Editors's Note: TheJewishWoman.org has received many letters from concerned parents regarding learning issues with their children. One of the biggest fears is whether or not a child with special learning needs can remain in a Jewish day school. The following article is a typical case-study written by a woman who is the Educational Director of an independent special needs learning program run out of multiple Jewish day schools. We hope the following story and guidance will give hope and determination for parents throughout the States to insist that their children be given the help needed to remain in a Jewish school and to thrive in that environment…

He was unable to stay focusedEvery parent has hopes, aspirations and dreams for his or her child. Mr. and Mrs. Schwartz were no different. Growing up and excelling in a Jewish day school environment, they expected their children to follow in their path. After their youngest son, Avi, entered kindergarten at the local Jewish day school, his teachers noticed that he seemed different from his peers.

He had a short attention span during circle time, had to have directions repeated many times in order to understand and complete projects, did not work independently and had a difficult time remembering the sounds of letters in both English and Hebrew. His behavior was also erratic. He was unable to stay focused on long term goals and simultaneously couldn't sit still for short amounts of time. He had difficulty following classroom rules and with social interactions. Avi found it hard to keep his hands to himself and was constantly touching or becoming physically aggressive with teachers and peers.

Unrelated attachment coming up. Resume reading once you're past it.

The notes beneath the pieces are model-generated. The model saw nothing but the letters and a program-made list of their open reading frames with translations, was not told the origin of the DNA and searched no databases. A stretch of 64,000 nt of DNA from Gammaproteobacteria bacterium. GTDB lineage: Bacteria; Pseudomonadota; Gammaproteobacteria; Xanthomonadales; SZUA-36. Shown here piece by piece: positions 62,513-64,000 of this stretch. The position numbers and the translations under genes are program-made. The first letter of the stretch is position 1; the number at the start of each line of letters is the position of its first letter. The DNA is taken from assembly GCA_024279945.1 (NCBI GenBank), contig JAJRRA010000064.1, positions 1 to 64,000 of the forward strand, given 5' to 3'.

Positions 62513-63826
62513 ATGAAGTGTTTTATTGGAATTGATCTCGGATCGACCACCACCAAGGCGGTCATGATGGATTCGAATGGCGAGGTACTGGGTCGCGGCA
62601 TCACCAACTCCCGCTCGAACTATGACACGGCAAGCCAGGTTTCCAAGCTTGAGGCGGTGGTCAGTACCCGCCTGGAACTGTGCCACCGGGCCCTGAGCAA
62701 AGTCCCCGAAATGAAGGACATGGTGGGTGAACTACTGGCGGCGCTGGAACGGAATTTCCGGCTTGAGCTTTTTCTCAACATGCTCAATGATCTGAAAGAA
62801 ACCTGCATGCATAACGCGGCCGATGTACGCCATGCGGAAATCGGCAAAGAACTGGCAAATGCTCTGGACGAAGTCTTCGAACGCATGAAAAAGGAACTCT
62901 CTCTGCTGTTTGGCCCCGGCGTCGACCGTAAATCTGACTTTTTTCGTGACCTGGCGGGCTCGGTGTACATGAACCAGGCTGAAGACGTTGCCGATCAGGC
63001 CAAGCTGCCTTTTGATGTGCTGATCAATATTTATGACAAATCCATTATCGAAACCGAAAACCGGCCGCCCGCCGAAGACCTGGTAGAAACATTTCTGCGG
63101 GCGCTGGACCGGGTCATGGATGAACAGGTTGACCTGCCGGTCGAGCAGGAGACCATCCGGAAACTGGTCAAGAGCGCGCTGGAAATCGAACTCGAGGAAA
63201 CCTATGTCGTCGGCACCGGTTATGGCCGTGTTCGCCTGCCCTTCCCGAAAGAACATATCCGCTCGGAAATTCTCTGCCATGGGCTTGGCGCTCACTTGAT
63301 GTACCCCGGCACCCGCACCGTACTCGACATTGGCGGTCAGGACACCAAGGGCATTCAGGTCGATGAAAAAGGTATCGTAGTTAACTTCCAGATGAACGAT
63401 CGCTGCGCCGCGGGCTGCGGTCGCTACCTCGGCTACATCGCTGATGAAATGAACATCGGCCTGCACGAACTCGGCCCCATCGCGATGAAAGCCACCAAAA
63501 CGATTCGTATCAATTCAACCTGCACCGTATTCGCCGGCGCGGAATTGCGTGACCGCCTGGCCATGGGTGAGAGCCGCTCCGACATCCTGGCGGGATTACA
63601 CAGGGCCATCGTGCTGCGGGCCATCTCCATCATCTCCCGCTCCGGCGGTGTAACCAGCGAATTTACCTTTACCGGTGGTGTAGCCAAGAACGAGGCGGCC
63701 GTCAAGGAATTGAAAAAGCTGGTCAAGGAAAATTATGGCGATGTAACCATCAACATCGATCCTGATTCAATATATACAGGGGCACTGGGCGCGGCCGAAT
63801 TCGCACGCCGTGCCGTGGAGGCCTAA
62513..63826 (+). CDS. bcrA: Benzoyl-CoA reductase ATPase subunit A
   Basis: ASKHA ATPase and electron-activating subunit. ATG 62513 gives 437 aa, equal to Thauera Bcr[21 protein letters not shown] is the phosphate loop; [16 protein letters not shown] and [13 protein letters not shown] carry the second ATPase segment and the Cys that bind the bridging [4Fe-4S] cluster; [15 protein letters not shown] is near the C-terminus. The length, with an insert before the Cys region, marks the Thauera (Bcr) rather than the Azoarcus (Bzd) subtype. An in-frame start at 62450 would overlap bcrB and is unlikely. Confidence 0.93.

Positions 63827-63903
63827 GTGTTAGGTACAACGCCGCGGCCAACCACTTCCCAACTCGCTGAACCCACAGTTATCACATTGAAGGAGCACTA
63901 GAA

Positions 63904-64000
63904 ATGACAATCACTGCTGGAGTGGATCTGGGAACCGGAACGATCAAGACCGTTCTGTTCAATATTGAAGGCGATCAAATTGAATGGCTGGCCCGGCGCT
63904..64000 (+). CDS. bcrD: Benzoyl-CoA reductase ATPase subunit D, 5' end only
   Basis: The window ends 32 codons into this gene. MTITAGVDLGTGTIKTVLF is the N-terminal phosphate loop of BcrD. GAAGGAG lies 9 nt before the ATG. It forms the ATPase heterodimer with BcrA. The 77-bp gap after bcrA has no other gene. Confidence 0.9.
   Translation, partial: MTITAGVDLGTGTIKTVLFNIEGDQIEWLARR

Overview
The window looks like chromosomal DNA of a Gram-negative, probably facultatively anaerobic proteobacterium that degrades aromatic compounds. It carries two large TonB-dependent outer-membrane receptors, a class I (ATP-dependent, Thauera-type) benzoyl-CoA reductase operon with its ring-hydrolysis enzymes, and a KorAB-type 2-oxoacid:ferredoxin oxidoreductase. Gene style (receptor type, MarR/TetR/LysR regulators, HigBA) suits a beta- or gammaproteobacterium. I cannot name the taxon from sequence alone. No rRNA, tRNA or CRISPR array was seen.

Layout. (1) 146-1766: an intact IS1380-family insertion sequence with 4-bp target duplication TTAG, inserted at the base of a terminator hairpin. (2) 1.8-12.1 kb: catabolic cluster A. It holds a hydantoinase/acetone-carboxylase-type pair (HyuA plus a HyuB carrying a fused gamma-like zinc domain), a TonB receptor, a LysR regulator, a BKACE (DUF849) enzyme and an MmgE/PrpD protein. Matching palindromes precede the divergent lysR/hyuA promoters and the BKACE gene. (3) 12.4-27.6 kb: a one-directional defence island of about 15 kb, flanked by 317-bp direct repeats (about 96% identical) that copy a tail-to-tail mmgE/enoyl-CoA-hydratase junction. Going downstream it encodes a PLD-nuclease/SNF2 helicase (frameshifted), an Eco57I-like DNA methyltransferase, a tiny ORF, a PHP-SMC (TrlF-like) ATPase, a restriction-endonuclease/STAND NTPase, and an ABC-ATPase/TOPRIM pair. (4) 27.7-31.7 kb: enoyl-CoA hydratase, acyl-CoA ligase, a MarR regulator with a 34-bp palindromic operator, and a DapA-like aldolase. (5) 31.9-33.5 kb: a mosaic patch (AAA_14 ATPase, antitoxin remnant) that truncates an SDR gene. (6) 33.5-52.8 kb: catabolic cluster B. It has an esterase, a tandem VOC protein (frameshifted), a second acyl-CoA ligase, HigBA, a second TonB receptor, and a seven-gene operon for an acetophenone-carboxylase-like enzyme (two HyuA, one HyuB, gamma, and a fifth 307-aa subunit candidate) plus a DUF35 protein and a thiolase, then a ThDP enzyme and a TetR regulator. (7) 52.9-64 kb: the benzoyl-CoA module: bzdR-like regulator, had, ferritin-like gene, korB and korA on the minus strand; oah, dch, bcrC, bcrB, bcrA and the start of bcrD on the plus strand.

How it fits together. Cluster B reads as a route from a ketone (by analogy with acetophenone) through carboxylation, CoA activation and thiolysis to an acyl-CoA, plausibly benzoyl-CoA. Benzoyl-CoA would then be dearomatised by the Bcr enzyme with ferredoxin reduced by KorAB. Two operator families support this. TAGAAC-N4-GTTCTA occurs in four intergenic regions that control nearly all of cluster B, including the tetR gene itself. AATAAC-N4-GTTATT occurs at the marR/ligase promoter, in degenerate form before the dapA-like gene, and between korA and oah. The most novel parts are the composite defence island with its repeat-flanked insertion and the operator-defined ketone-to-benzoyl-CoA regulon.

Avi's teachers tried the following interventions to help him become a more successful student:

  • He was given a sticker and praise for every five minutes he showed appropriate circle time behavior (listening to the teacher and keeping his hands to himself). When he earned a certain number of stickers, he was rewarded with a prize.
  • He was given a sensory object (like a kush ball) to hold while he needed to attend to verbal stimuli (directions, listening to a story).
  • He was seated at the front of the classroom right in front of the teacher's desk.
  • He had a "secret code" with the teacher; Every time she told him his "engine was running too high," he realized he needed to calm down.
  • Involved projects with many components should be chunked into manageable parts for him.
  • He worked with the resource room teacher to learn the sound/symbol relationship of the alphabet using sand paper letters, alphabet cookies, color coding and physical movement.

At midyear conferences, the teachers presented their concerns to Mr. and Mrs. Schwartz. They discussed in detail the behavioral and academic challenges they observed and interventions they had implemented. They urged the parents to make an appointment with the school's principal and special needs coordinator to take the next step in helping Avi.